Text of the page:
The business and affairs of an Anguillan company are usually managed by its board of directors. The board must consist of one or more persons, and these may be individuals or companies. Directors owe strict duties of good faith to exercise their powers for a proper purpose and in the best interests of the company. The Companies Law is almost entirely silent in relation to the position of the directors, and the relevant legal principles are all derived from the common law.
The members of the company are legally the owners of the company. Although they do not have the power to dictate to the directors how the company should be managed, they have the power to appoint and remove the board, the through this power they exercise indirect control. Resolutions may be passed by the members formally or informally pursuant to the Duomatic principle.
There are no special statutory provisions to protect minority shareholders against "unfair prejudice" on the part of majority shareholders. Accordingly, minority shareholders who are prejudiced in this have to rely upon the common law exceptions to the rule set in Foss v Harbottle, or seek a winding-up of the company on just and equitable grounds.
The directors owe their duties to the company itself, and not to the individual members. Accordingly, where a director acts in breach of their duty, then the proper claimant in any action is the company itself. If the company is unable to take any action (because it is controlled by the wrongdoer) the court may authorise a member to bring proceedings in the name of the company by way of derivative action. However the measure of damages will be the loss to the company, and only the loss to the company. A shareholder cannot sue a person for a wrong committed against the company for the "reflective loss" to the value of their shareholding, as this would result in the wrongdoer paying double compensation for the same wrong (once to the company and once to the shareholders).
The emphasis of Cayman Islands company law is to protect the rights of creditors and members (i.e. the sources of capital) as the key stakeholders in the company. The rights of other stakeholders, such as employees, customers and wider society are given comparatively little protection. This reflects the offshore nature of most Cayman Islands companies, and the different social and economic environments in which they operate.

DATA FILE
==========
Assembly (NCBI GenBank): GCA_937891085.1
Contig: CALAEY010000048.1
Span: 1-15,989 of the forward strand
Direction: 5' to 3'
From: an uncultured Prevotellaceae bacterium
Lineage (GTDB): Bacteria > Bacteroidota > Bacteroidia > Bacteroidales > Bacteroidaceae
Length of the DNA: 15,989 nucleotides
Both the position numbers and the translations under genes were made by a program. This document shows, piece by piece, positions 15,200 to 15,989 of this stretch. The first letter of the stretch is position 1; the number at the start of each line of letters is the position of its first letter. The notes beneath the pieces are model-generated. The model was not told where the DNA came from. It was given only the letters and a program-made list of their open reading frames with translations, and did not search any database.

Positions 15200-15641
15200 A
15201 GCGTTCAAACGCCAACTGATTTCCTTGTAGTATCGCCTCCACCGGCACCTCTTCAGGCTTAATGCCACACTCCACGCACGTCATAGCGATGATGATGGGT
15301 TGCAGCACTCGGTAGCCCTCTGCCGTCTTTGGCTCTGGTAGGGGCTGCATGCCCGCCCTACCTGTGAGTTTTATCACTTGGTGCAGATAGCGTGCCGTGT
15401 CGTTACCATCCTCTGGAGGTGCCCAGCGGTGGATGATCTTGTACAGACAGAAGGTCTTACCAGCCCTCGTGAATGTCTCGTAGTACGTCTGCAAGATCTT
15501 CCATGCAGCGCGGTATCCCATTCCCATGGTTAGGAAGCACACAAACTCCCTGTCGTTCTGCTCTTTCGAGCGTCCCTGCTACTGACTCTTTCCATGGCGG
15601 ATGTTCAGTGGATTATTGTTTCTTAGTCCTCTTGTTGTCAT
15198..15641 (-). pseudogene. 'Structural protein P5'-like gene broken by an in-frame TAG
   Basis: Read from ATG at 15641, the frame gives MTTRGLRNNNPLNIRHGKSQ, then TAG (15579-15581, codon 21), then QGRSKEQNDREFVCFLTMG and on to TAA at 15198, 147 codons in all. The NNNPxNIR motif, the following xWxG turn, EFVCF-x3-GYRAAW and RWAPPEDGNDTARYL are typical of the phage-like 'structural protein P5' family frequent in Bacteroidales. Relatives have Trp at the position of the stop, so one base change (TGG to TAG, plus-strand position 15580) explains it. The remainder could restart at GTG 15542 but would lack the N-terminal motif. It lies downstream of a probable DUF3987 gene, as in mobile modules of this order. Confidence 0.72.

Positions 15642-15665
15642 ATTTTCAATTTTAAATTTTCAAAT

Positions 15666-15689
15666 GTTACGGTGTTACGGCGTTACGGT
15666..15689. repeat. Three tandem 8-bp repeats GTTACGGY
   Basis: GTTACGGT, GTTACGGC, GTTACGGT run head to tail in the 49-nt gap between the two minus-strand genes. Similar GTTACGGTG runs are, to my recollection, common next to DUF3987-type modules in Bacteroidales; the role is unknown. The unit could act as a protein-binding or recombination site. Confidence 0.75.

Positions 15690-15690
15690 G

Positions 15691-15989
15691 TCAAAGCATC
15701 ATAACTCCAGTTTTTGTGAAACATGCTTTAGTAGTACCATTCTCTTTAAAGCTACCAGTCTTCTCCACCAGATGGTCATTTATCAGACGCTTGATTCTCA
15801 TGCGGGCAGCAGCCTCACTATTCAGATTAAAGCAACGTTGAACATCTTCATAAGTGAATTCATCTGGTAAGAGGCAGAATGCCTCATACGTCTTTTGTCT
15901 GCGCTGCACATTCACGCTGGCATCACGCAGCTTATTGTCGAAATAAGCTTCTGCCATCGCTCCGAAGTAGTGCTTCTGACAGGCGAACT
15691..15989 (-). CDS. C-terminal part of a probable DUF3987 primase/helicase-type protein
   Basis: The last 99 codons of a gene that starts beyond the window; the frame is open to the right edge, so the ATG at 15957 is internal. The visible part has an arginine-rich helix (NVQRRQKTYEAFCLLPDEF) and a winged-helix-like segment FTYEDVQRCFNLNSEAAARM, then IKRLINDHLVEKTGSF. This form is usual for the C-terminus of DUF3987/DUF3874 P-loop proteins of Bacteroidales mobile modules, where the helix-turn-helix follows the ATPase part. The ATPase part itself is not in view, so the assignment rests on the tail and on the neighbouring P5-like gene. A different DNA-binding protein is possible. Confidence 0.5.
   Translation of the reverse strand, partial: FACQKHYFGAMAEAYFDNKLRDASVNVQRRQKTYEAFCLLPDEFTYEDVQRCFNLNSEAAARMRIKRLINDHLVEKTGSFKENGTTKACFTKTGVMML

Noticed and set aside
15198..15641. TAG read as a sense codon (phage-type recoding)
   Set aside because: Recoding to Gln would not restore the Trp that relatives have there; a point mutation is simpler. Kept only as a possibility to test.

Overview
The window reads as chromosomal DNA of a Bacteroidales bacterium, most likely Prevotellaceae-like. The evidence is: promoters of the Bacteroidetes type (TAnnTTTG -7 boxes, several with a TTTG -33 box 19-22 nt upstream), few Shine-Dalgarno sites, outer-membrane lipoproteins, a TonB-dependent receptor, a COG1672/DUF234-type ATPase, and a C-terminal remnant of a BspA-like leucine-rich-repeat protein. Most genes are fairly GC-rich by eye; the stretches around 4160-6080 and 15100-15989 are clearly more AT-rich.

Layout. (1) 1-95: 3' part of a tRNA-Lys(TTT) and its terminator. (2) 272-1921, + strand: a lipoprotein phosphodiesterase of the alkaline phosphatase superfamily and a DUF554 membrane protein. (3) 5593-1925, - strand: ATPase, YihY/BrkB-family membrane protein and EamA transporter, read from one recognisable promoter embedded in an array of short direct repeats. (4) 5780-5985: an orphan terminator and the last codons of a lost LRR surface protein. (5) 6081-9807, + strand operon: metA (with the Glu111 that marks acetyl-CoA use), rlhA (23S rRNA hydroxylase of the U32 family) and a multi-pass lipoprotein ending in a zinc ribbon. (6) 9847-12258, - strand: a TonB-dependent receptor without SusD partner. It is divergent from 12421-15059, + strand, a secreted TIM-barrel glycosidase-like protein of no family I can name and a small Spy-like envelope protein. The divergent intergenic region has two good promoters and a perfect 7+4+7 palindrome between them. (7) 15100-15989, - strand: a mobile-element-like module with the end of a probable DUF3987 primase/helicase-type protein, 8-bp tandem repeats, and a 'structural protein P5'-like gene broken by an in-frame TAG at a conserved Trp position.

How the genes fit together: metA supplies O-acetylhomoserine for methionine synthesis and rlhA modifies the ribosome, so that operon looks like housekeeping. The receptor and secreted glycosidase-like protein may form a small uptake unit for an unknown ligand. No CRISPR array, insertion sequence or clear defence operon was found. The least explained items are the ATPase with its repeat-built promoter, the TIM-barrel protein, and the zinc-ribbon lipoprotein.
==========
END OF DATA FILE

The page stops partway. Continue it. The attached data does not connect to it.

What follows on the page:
In addition to raising capital from their members by way of equity, Anguillan companies may raise capital by way of debt, either in the form of loans or by issuing debt securities. Companies are not required to file financing statements in Anguilla when borrowing money.
Where a creditor takes security from an IBC for the indebtedness of the company, the company may elect to opt into the public security registration regime. In practice, a secured creditor will often insist that it does so, and loan documents often contain a covenant to this effect. Once the IBC has elected to become a security registering company, then either the company or any secured creditor may register any security interest created by the company in the register of registered charges. Order of entry of security interests in the public register determine priority as between competing security interests, but there is no general right of public inspection of the register or registered charges. Registration of a security interest either requires an original document or a "wet-ink" certified true copy. In addition, each IBC must keep a private register of charges, but this is a matter of internal record keeping and does not affect the priority of security interests or third party creditors' rights generally.